While the yellow paint is still wet, drop in some orange color and let the paint diffuse.
When you’ve finished charging color into your leaf shape, use the tip of a brush handle to score lines into the damp wash (yep… you need to hold your brush the wrong way round). Draw the veins of your leaves using the sharp tip.
Why this works… By scoring the paper you create an indent in the surface. The colored pigments from the paint settle into these grooves and produce the vein appearance of the leaves.
Let the paint dry before going on to the next stage (use a hairdryer if you want to speed things up). Re-wet the leaf shape using a clean brush and clear water, but this time don’t wet the leaf right up to the edges. Leave a dry gap as if you were painting a smaller leaf inside the first one.
Load your brush with yellow then orange paint and dab color into the wet shape.
Notice as the colors diffuse into the clear water, they stop at the limit of the wet patch, forming a fairly crisp edge. This is one of the characteristics of watercolors - paint will only flow within a shape which is damp.
Let the paint dry and move on to the other leaves, painting with the same wet on wet technique as the first leaf. Don’t forget to score the leaf veins while the wash is still damp.
Observe what happens as the second layer of paint dries on the first leaf. The intensity of the colors increases where you painted the second layer of color. This is the effect of glazing.
I repeated this process a third time to add another layer of intensity to the center of the leaves, this time using a Quinacridone Coral color. The wet patch I painted was even smaller in order to create another layer of glazing. The overall effect was to create leaves with light toned edges which become more vivid toward the center.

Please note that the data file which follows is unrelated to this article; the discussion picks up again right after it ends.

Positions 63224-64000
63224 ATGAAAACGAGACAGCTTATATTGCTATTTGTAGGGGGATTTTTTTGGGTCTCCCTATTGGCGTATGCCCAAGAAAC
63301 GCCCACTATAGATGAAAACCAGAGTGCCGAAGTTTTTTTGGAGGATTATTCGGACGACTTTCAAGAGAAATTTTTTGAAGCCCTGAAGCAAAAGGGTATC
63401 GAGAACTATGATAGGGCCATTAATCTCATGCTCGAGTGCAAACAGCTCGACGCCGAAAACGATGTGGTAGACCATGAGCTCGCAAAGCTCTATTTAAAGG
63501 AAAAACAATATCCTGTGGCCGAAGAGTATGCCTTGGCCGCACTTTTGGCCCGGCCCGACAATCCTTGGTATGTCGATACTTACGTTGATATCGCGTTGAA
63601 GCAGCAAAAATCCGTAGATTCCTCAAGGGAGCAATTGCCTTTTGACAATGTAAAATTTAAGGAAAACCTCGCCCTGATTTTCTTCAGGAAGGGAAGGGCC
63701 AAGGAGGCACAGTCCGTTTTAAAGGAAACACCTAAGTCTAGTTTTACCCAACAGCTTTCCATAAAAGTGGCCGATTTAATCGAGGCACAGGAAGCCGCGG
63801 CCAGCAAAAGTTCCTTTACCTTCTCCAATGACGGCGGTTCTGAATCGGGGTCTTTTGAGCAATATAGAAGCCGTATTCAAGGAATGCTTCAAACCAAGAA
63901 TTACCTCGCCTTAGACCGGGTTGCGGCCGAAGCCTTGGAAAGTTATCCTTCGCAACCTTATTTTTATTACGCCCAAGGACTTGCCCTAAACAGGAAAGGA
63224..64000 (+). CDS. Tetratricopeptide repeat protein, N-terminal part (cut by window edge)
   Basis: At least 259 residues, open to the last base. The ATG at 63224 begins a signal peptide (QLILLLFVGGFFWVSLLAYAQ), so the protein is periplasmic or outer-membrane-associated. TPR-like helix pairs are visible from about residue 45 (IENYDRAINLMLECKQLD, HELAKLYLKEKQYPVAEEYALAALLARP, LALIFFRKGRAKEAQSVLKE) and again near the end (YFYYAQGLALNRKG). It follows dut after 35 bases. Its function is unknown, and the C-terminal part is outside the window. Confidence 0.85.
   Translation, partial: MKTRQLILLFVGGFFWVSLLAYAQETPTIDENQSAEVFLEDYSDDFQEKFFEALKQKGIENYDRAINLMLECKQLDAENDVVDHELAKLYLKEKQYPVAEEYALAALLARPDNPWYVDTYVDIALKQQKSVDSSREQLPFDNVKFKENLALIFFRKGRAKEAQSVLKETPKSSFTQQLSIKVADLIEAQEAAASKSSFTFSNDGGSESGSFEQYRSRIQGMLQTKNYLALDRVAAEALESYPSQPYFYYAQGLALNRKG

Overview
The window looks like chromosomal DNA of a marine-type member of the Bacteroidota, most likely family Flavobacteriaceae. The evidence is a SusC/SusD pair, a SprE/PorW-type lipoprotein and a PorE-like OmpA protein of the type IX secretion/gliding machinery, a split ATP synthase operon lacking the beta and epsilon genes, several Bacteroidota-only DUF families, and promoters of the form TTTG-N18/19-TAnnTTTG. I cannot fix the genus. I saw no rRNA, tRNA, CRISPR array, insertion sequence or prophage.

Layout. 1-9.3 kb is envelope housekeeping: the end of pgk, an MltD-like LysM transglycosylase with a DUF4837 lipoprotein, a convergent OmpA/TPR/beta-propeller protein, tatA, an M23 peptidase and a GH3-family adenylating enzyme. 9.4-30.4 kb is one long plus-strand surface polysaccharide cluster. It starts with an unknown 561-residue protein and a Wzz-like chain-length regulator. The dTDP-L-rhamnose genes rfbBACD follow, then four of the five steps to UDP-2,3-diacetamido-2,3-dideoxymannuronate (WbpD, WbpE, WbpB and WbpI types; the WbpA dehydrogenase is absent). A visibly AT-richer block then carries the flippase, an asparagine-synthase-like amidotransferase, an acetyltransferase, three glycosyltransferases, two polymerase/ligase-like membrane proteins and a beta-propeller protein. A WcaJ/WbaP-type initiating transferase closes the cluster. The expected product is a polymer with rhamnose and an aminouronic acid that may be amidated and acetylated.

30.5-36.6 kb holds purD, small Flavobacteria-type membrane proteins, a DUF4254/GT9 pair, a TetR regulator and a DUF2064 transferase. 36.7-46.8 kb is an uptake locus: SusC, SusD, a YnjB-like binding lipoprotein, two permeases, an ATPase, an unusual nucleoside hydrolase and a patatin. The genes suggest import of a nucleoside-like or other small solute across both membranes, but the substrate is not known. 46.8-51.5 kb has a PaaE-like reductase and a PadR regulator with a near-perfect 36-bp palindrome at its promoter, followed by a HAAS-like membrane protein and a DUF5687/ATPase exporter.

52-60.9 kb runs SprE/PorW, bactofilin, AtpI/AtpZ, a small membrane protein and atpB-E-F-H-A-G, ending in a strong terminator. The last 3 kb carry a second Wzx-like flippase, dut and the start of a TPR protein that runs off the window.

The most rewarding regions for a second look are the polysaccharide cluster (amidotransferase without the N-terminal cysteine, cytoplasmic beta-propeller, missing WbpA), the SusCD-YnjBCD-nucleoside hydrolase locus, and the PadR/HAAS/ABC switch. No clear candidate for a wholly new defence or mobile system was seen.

You can use these techniques to paint any kind of leaf composition. I think this is a fun way to make attractive fall leaf watercolors.
That being said, the resulting leaves are pretty “two-dimensional”. The colors and textures are wonderful, but the composition lacks realism. So in the next demonstration I’ll show you how I used the same painting techniques above to paint a more realistic looking autumn leaf. By adding shade and shadows, and by paying attention to tonal values, you can paint leaves with a more “three-dimensional” appearance.
Realistic Fall Watercolor Leaf Step by Step
If you’d like to try this for yourself, you can download the sketch template for this painting here…
To help make this watercolor a more realistic looking interpretation, I used the following reference photo as a basis (I’ve included this in the download above). For best results, it’s important to observe your reference and try to identify the shapes of lightness and darkness.
In this photo you can see that certain parts of the leaf are turned towards the light making them light in value, and other parts are turned away from the light source, making them dark in value. Certain parts of the leaf even have cast shadows on them.